WASHINGTON – Today, Congresswoman Ayanna Pressley (MA-07) issued the following statement on reports of a proposal by Suffolk County Sheriff Tompkins to involuntarily commit people living at “Mass. and Cass” to a repurposed detention center.
“Substance use disorder is a public health crisis. That is why public health officials, not law enforcement officers, should drive the decision-making process for a comprehensive solution to combat the substance use crisis that tears at the fabric of communities across the country, including those in the Massachusetts 7th.
“Involuntary commitment to repurposed prison facilities is not the answer to the ongoing crisis at Mass. and Cass. Particularly in light of the devastating deaths of multiple people in custody and pre-trial detention at South Bay. Our neighbors struggling with addiction deserve care, rehabilitation and treatment from trained health professionals and safe, stable housing to support their successful recovery.
“I have fought for these investments at the federal and local levels and will continue to empower public health experts as we collectively combat this crisis. We must address the acute trauma experienced by those struggling with addiction as a public health issue, and take necessary steps to ensure the health and safety of all of our neighbors in the area. That means leading with compassion and care, not criminalization. I support a regional approach to comprehensive services and will continue to fight for investments at the federal level to support necessary and long-overdue coordinated municipal efforts.”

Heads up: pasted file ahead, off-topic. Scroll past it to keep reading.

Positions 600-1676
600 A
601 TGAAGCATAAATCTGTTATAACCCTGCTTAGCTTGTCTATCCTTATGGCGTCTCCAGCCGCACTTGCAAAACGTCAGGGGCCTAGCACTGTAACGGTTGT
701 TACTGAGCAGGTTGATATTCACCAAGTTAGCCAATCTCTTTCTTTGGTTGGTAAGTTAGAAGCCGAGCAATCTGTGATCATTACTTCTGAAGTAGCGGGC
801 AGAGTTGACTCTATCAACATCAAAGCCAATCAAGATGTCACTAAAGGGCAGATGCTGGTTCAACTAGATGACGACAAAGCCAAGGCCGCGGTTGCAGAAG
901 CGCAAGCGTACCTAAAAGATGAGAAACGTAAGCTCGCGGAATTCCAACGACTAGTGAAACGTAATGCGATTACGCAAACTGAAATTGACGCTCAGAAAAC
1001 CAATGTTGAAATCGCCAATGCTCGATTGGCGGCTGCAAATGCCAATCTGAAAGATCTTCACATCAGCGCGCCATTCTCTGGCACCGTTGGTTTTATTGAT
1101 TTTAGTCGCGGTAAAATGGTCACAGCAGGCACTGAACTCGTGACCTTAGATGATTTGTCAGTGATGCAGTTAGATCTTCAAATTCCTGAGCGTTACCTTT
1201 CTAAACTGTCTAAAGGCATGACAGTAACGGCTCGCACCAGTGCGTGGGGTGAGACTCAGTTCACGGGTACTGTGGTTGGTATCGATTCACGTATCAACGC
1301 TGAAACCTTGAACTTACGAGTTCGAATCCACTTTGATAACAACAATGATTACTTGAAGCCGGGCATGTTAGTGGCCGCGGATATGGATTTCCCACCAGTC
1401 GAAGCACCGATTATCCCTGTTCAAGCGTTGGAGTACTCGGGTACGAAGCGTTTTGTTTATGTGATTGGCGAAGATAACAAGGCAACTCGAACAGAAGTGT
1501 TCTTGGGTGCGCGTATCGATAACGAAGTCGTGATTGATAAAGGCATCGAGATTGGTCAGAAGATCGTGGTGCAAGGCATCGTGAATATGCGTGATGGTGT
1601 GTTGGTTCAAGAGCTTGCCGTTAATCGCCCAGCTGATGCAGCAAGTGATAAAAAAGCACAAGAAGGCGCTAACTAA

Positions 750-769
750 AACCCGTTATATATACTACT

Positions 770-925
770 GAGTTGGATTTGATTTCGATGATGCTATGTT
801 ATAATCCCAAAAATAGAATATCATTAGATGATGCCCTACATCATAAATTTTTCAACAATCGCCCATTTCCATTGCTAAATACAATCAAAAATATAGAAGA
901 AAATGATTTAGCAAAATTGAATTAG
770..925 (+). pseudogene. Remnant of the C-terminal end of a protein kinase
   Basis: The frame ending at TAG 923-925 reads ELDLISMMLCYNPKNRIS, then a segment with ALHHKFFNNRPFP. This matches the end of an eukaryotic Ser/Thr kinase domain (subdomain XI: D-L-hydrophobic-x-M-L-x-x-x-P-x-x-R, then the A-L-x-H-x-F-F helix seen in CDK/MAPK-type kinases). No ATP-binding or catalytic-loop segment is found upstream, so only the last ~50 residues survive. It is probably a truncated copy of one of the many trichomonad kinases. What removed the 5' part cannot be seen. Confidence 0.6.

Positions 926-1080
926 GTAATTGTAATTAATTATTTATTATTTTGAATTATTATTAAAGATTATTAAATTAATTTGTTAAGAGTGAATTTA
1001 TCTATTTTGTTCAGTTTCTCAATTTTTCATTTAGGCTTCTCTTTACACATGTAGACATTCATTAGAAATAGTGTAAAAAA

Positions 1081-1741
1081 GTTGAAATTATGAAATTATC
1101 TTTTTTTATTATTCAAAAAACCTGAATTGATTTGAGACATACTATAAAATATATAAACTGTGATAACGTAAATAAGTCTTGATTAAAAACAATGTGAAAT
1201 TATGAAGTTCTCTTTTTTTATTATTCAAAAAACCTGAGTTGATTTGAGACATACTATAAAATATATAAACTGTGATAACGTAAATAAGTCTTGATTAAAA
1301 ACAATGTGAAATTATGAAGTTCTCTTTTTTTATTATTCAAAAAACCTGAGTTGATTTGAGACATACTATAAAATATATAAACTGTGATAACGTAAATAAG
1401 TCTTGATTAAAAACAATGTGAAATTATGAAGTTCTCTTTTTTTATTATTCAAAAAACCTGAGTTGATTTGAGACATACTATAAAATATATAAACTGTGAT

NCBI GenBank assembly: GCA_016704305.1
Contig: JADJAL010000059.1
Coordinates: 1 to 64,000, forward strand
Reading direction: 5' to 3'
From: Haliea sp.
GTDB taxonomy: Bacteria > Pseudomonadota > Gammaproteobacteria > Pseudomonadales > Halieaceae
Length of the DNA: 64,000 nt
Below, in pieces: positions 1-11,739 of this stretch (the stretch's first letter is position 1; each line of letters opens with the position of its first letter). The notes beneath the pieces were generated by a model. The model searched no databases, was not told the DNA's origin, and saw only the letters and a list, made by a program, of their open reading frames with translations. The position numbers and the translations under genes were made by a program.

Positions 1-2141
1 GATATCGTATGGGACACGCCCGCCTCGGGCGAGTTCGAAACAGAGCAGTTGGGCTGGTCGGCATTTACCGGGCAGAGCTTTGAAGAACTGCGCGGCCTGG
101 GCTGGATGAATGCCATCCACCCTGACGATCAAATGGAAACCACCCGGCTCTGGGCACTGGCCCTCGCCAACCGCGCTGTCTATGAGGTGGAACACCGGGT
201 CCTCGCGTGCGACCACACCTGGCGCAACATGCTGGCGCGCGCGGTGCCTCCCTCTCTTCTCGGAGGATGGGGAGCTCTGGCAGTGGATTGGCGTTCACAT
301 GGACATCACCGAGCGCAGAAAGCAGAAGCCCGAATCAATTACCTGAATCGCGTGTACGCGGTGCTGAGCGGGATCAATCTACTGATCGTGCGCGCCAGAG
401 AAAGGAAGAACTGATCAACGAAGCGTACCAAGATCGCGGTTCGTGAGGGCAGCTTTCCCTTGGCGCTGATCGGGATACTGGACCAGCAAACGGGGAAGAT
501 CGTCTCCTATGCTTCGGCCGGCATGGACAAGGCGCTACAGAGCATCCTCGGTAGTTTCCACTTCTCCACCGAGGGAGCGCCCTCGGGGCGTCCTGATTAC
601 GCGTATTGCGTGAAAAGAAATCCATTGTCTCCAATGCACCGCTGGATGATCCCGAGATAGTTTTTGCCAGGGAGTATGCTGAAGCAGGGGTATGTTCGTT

Earlier this year, Rep. Pressley re-introduced the People’s Justice Guarantee, her comprehensive vision for a just and equitable criminal legal system that calls for ending the criminalization of addiction.
Rep. Pressley is also a co-sponsor of the Comprehensive Addiction Resources Emergency (CARE) Act, the most ambitious legislation ever introduced in Congress to confront the opioid and substance use epidemic, and co-led the introduction of the People’s Response Act, which directs the federal government to take a health-centered approach to public safety and investing in trauma-informed, community-based responses that will truly keep people safe.
This summer, Rep. Pressley successfully advanced $1,000,000 in federal community project funding for the Dimock Center to increase substance use treatment and programming for Roxbury residents. She toured the Dimock Center and discussed the importance of this funding in June.
In H.R. 4502, which includes the House Labor, Health and Human Services, and Education appropriations bill, Rep. Pressley was successful in including more than $5.5 billion to fund opioid prevent and treatment, including $69.5 million – a $56.5 million increase over the previous fiscal year – to support Syringe Services Programs, community-based prevention programs that provide a range of services to treat substance use disorder. The bill also invests in opioid abuse harm reduction strategies by removing a prohibition on federal funds being used to purchase syringes.
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